I was relieved that they understood, but still a little sad that we weren’t going to be making another communal excursion somewhere. But then Maw Hsi, one of the men who frequent the teashop, volunteered to take me around to some of the monasteries and pagodas in the area. “I’ll be your guide this time,” he laughed. Of course, once word got out of this plan, several of the kids wanted to tag along with us, which was more than fine by me. So that meant that Moe Htet Aung, Zin Ko, Ye Htit, Thar Nyi, and some of the other kids joined our afternoon neighborhood tours. And this touring wasn’t confined to one day, but was spread out over four different days. We went to big monasteries, tiny monasteries, teakwood monasteries, old pagodas, and one complex next to the river that housed some Buddha figures that had been salvaged from the water. Of course this — and the unusually steamy November temperatures — gave the kids a good excuse to go swimming.


Instead of it being a “see you next time” one-time visit to break the news to the kids that there would not be a trip this time, I ended up going back to the teashop every single day while in town, and those no-stress visits were one of the highlights of my trip. And every single day I visited some parent would give me a present of some sort, ranging from bags of fruit and sweets to sandals and longyis. Just another example of why I like going back to visit this friendly neighborhood: charming place and charming people.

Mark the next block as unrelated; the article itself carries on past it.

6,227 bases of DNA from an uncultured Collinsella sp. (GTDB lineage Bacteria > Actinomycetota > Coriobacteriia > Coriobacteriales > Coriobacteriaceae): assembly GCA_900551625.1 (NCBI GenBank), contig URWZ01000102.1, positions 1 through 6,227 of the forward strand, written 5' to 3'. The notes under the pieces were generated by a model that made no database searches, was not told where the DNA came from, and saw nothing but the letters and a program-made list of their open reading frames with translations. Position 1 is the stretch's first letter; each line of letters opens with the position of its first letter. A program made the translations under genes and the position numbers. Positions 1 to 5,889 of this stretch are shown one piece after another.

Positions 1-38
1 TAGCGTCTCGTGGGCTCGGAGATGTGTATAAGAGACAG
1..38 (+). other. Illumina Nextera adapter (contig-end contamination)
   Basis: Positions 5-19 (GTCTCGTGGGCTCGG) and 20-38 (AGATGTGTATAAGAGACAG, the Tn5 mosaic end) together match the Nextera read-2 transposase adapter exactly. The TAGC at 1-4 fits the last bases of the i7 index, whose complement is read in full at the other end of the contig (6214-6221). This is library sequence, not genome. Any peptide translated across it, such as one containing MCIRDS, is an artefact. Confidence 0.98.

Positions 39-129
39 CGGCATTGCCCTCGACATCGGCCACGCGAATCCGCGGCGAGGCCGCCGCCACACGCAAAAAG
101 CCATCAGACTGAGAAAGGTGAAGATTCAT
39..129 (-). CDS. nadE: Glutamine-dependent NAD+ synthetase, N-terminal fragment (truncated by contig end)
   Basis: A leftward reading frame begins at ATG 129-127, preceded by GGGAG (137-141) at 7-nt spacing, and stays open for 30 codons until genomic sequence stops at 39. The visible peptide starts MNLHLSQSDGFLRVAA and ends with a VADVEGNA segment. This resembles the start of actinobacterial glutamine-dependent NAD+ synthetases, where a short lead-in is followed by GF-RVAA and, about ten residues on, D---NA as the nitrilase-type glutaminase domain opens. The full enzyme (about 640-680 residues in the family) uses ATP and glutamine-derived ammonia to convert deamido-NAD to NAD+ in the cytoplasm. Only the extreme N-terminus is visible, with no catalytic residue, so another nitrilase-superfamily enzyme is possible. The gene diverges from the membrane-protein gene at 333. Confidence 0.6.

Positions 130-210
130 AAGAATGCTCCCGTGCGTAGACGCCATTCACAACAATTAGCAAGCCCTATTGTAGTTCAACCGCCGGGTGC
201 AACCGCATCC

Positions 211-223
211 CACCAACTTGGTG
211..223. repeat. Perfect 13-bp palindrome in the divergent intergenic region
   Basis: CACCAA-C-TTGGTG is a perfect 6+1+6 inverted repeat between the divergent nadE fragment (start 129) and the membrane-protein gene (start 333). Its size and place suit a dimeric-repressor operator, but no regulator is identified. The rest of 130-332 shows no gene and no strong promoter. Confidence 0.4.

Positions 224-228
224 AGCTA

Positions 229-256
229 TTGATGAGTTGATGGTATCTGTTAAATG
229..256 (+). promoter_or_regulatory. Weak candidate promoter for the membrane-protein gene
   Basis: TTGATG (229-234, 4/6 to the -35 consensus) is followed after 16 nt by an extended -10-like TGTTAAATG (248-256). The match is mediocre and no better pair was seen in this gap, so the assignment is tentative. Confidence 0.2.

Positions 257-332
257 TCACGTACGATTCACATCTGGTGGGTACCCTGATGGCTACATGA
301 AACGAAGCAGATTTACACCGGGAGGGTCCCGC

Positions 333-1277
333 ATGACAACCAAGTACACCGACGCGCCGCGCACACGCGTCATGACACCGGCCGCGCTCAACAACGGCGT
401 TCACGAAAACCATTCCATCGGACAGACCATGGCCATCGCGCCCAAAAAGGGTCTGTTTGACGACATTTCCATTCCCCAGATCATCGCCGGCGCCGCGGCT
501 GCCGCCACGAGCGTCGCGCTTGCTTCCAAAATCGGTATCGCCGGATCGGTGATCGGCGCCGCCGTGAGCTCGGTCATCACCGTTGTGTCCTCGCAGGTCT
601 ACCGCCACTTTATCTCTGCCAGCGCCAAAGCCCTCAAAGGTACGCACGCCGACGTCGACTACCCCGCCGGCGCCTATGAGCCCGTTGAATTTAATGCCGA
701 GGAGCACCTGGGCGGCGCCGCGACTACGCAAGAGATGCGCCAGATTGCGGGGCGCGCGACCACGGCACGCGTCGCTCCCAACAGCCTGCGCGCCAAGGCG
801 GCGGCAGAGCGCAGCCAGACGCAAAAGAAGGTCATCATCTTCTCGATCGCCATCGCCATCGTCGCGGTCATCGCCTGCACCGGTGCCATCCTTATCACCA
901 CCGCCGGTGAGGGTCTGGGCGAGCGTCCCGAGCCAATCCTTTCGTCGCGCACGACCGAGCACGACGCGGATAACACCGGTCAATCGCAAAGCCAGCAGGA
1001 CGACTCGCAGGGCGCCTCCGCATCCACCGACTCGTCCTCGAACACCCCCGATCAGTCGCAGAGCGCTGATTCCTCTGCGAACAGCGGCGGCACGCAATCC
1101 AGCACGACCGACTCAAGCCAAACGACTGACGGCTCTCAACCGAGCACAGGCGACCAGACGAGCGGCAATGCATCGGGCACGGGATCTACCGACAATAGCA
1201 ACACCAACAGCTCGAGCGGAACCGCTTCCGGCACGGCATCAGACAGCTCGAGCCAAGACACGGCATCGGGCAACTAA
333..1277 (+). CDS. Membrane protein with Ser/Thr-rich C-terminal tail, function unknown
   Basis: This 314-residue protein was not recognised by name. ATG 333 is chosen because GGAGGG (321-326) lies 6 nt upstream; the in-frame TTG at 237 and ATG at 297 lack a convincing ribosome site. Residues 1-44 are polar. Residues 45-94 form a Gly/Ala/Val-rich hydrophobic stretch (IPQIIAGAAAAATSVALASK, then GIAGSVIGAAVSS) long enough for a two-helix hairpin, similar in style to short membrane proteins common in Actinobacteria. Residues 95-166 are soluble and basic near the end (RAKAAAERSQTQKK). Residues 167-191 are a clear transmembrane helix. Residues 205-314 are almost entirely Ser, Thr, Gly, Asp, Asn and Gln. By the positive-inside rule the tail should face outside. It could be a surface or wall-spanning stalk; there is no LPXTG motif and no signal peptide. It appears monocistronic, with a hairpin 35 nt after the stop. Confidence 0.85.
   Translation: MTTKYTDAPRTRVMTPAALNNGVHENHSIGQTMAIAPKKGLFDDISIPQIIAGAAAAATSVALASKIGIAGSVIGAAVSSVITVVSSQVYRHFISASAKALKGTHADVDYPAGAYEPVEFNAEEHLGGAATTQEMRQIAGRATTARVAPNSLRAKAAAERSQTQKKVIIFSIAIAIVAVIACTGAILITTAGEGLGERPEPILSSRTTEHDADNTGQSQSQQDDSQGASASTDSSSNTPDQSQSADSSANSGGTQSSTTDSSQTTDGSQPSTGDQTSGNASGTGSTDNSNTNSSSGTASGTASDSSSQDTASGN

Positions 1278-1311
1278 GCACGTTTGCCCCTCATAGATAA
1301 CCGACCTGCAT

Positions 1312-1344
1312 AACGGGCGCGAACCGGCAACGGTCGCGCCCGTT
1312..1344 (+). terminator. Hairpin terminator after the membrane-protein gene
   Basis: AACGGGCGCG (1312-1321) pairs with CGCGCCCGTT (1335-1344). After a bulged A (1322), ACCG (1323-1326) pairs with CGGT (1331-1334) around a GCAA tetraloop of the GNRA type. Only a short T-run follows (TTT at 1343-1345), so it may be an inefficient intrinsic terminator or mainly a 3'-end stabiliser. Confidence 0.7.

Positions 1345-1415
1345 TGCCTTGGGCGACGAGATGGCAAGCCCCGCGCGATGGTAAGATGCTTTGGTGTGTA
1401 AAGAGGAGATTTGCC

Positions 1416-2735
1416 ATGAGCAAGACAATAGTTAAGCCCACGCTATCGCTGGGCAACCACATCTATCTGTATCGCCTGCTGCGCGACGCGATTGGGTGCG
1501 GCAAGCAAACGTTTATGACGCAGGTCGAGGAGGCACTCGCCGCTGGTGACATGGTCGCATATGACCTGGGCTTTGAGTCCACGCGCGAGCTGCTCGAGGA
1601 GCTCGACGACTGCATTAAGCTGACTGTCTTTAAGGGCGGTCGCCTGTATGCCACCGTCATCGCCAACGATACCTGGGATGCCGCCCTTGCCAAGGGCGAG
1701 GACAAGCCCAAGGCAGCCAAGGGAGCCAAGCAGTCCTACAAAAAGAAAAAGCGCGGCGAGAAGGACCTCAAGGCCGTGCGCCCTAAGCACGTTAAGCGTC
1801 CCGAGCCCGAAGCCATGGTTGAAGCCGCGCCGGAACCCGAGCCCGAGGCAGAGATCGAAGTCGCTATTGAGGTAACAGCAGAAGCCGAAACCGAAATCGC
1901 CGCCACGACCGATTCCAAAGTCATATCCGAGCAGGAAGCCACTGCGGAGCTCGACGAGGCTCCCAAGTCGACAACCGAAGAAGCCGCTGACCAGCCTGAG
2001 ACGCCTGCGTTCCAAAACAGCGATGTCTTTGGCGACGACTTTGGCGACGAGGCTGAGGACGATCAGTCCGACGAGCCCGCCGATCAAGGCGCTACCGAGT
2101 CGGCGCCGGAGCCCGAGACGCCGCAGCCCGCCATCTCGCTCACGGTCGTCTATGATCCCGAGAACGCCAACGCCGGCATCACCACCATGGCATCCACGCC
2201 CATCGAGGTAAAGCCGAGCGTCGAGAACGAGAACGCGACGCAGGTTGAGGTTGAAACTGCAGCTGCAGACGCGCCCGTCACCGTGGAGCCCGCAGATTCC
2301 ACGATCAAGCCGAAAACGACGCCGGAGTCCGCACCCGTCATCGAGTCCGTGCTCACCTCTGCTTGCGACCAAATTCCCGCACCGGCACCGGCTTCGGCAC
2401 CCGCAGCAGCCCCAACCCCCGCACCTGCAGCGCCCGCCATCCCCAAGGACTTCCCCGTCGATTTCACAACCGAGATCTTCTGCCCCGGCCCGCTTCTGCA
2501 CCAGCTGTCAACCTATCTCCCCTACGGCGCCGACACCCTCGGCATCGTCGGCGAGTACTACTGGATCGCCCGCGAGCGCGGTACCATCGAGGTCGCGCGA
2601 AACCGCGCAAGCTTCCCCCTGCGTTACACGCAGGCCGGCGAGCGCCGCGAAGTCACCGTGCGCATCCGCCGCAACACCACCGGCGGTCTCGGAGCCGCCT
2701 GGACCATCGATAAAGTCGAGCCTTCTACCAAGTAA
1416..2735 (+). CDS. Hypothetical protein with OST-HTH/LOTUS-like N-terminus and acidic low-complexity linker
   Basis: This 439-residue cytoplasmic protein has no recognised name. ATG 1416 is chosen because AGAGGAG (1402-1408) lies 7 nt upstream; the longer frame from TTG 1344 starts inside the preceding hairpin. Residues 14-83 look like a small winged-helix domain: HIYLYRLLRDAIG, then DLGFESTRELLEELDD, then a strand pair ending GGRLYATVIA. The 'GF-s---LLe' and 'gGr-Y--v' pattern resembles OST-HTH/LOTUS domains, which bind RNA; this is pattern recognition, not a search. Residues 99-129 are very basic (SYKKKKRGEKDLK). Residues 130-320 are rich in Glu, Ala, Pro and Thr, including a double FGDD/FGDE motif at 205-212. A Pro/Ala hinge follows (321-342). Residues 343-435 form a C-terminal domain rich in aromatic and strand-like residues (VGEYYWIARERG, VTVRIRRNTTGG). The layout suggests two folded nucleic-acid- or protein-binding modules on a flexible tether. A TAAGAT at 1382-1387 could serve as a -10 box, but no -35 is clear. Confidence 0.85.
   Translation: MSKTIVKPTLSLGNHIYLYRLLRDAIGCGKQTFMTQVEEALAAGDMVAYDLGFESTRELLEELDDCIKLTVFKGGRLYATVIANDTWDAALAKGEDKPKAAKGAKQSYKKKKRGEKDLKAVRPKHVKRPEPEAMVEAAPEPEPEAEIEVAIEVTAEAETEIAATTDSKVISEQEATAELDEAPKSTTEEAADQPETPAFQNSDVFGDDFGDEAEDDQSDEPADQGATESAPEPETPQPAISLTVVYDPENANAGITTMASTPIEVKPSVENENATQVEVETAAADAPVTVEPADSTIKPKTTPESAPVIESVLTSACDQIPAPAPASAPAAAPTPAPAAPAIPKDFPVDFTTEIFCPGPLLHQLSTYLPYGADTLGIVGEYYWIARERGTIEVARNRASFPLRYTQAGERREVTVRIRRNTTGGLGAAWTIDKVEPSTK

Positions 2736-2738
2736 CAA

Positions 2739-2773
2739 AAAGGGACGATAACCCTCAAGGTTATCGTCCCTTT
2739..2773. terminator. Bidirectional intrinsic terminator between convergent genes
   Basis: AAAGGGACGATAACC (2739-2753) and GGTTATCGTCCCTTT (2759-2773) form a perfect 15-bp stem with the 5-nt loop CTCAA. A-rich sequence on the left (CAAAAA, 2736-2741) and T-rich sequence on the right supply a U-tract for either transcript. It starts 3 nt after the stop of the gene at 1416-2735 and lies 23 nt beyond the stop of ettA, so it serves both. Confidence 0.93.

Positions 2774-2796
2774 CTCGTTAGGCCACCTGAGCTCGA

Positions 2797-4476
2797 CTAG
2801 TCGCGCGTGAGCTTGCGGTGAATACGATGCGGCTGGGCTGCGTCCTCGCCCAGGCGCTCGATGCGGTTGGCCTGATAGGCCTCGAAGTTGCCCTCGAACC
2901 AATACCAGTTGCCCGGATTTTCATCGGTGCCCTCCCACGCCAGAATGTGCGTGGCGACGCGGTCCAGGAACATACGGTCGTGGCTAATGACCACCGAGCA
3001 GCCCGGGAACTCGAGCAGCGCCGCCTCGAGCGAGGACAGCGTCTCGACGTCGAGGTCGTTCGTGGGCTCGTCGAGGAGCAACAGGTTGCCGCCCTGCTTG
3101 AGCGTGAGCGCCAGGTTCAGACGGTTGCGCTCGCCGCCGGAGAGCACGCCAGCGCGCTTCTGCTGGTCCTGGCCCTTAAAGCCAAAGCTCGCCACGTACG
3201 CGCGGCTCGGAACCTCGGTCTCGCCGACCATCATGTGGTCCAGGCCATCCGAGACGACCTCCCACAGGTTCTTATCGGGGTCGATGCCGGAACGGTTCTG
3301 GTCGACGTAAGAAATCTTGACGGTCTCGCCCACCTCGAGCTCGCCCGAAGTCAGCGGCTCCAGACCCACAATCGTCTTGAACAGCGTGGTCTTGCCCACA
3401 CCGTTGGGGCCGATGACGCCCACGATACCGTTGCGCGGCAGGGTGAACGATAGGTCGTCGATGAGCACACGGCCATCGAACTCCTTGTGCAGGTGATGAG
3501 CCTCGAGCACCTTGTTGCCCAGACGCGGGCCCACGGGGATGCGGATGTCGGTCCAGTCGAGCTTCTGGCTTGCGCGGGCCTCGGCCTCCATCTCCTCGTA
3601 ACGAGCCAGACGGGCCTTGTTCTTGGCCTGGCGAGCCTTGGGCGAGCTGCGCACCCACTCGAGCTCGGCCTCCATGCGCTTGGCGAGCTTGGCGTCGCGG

Photos by Zin Ko

Today’s guest photographer is the youngest member of the Garlic Never Sleeps photo corps, 8-year old Zin Ko (pictured above), a primary school student in Mandalay. He’s one of the kids who can be found around, in, and out of the friendly little teashop that I frequent on 90th Street. Over the last three or four years I’ve taken the kids from this neighborhood on field trips to destinations in the area such as Pyin U Lwin, Monywa, Amarapura, Inwa, Paleik, and Mingun. Zin Ko wasn’t among the inaugural bunch that went on trips the first year, but at some point he joined the rest of the gang.


It’s still not clear to me how the kids are chosen for these trips. Instead of choosing them by myself, I leave it to the teashop tribunal. Whenever I arrive in town I usually talk to the teashop owner, Ko Tin Chit, or one of the parents that hang out at the 24-hour teashop, and let them know where I’m thinking about going this time. They will ask me how many kids I want to go, and I follow that with a question of my own: It’s up to you; how many kids can the truck handle? And when I show up the next day, the truck is packed with about fifteen —or sometimes close to twenty — children from the neighborhood. Zin Ko is now one of those trip regulars, but I still have no idea if I’ve met his parents or if he has any brothers or sisters amongst the crew.

The rest of the photos in the post today are ones that Zin Ko took with my camera when I was in Mandalay last month. It took him a while to get used to the camera, but like most kids, after he started taking photos it was hard to take the camera away from him! Most of the shots were taken inside or outside the teashop, or down the narrow dirt lane that constitutes this section of 90th Street.